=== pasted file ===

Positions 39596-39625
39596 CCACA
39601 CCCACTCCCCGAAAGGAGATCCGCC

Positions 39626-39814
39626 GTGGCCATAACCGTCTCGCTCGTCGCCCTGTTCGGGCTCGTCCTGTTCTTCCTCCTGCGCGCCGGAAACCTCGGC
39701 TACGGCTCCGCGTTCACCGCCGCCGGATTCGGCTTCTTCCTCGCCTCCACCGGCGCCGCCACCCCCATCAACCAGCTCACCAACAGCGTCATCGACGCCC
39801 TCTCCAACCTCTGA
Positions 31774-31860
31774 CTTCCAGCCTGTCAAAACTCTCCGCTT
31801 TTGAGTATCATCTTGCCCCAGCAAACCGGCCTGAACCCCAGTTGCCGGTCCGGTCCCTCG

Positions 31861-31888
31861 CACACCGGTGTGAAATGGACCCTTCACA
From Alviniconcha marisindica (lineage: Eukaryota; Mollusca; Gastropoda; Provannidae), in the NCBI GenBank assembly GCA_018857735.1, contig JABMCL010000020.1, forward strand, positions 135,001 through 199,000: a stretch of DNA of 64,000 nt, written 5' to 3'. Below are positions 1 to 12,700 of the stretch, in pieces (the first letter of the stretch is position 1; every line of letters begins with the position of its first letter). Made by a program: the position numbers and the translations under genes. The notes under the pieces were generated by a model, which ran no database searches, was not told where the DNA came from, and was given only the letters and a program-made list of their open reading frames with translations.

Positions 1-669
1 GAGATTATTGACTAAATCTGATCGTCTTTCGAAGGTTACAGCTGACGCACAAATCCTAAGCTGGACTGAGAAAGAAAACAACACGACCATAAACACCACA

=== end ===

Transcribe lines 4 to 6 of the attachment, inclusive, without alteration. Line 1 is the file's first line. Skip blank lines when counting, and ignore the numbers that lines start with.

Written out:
Positions 39626-39814
39626 GTGGCCATAACCGTCTCGCTCGTCGCCCTGTTCGGGCTCGTCCTGTTCTTCCTCCTGCGCGCCGGAAACCTCGGC
39701 TACGGCTCCGCGTTCACCGCCGCCGGATTCGGCTTCTTCCTCGCCTCCACCGGCGCCGCCACCCCCATCAACCAGCTCACCAACAGCGTCATCGACGCCC